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Wake-Wake Interactions and its Potential for Clocking in a Transonic High Pressure Turbine

[+] Author Affiliations
Frank Hummel

German Aerospace Center (DLR), Göttingen, Germany

Paper No. 2001-GT-0302, pp. V001T03A007; 9 pages
doi:10.1115/2001-GT-0302
From:
  • ASME Turbo Expo 2001: Power for Land, Sea, and Air
  • Volume 1: Aircraft Engine; Marine; Turbomachinery; Microturbines and Small Turbomachinery
  • New Orleans, Louisiana, USA, June 4–7, 2001
  • Conference Sponsors: International Gas Turbine Institute
  • ISBN: 978-0-7918-7850-7
  • Copyright © 2001 by ASME

abstract

Two-dimensional unsteady Navier-Stokes calculations of a transonic single stage high pressure turbine were carried out with emphasis on the flow field behind the rotor. Detailed validation of the numerical procedure with experimental data showed excellent agreement in both time-averaged and time-resolved flow quantities. The numerical time-step as well as the grid resolution allowed the prediction of the Kármán vortex streets of both stator and rotor. Therefore the influence of the vorticity shed from the stator on the vortex street of the rotor is detectable. It was found that certain vortices in the rotor wake are enhanced while others are diminished by passing stator wake segments. A schematic of this process is presented. In the relative frame of reference the rotor is operating in a transonic flow field with shocks at the suction side trailing edge. These shocks interact with both rotor and stator wakes. It was found that a shock-modulation occurs in time and space due to the stator wake passing. In the absolute frame of reference behind the rotor a 50% variation in shock strength is observed according to the circumferential or clocking position. Furthermore a substantial weakening of the rotor suction side trailing edge shock in flow direction is detected in an unsteady flow simulation when compared to a steady state calculation which is caused by convection of upstream stator wake segments. The physics of the mentioned unsteady phenomena as well as their influence on design are discussed.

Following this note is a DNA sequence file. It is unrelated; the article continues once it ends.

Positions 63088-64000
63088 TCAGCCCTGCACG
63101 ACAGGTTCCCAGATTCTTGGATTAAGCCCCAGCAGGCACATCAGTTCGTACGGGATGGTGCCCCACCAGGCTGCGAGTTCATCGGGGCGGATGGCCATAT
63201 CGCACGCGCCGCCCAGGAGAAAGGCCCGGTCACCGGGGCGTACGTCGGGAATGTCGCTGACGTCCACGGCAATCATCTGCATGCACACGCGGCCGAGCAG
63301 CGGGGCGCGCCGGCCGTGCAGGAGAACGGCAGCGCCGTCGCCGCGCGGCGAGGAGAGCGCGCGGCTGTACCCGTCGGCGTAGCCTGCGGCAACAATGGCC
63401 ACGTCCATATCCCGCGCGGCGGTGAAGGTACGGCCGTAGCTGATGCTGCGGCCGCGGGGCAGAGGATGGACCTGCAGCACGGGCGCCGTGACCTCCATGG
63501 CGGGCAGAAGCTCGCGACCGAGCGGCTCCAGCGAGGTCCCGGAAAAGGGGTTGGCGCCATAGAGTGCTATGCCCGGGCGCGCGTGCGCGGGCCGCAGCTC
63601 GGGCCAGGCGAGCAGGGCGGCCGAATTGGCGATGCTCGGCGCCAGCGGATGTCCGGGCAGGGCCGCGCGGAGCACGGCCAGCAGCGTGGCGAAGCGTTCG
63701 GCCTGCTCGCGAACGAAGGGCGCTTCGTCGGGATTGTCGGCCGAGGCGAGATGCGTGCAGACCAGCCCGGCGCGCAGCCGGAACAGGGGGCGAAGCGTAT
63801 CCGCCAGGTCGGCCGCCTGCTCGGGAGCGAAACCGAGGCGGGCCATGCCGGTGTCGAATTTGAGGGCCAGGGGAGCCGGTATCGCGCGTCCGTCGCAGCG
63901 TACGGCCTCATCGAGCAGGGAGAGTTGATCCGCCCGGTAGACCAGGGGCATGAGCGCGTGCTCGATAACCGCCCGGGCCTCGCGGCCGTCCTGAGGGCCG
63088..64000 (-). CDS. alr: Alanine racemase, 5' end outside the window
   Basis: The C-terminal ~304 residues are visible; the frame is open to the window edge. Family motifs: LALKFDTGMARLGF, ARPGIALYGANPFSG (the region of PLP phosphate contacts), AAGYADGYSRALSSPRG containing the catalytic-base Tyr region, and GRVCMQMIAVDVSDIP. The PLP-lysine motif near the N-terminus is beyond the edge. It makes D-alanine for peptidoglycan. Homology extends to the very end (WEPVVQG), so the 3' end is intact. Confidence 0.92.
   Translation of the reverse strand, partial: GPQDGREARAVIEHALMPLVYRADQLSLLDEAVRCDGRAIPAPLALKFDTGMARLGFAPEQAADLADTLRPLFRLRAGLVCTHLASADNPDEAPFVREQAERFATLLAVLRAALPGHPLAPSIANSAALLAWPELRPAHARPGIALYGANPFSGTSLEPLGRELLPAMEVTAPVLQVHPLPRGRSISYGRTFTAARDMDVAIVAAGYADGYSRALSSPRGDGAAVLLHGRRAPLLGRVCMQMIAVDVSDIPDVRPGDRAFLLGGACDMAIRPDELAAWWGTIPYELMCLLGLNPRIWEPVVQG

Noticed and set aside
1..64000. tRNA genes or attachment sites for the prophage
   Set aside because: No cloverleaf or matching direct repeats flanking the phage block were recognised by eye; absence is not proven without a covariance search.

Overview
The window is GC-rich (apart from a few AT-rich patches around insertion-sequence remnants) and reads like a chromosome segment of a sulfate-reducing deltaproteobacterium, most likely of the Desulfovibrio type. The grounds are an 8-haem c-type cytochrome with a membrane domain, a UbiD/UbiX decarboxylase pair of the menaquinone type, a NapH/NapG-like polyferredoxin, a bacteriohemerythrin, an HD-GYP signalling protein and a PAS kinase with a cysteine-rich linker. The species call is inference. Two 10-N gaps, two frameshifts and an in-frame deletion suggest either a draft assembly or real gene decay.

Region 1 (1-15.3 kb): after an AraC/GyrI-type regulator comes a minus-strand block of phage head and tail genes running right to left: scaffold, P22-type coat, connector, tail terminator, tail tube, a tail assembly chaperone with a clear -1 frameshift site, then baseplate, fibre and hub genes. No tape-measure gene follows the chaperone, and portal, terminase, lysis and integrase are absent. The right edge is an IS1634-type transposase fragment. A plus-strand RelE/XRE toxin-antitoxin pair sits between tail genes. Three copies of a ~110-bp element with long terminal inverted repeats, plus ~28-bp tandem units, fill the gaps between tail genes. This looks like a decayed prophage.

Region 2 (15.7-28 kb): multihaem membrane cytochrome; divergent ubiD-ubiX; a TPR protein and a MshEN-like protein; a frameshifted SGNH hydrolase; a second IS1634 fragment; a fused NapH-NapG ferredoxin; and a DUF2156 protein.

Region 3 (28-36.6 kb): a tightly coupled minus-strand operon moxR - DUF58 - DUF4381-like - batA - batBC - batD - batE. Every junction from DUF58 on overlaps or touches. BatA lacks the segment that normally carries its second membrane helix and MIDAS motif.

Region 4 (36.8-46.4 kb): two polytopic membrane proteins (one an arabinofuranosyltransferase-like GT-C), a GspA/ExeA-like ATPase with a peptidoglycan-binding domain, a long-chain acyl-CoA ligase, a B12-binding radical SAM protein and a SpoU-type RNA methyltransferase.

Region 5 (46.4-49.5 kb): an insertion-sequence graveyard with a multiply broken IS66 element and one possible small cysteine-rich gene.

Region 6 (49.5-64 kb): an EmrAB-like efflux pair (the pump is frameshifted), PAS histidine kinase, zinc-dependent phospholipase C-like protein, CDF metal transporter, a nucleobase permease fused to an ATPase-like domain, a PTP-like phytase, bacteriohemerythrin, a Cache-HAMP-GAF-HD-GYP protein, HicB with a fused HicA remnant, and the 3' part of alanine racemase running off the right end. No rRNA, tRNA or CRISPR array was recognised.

Copyright © 2001 by ASME

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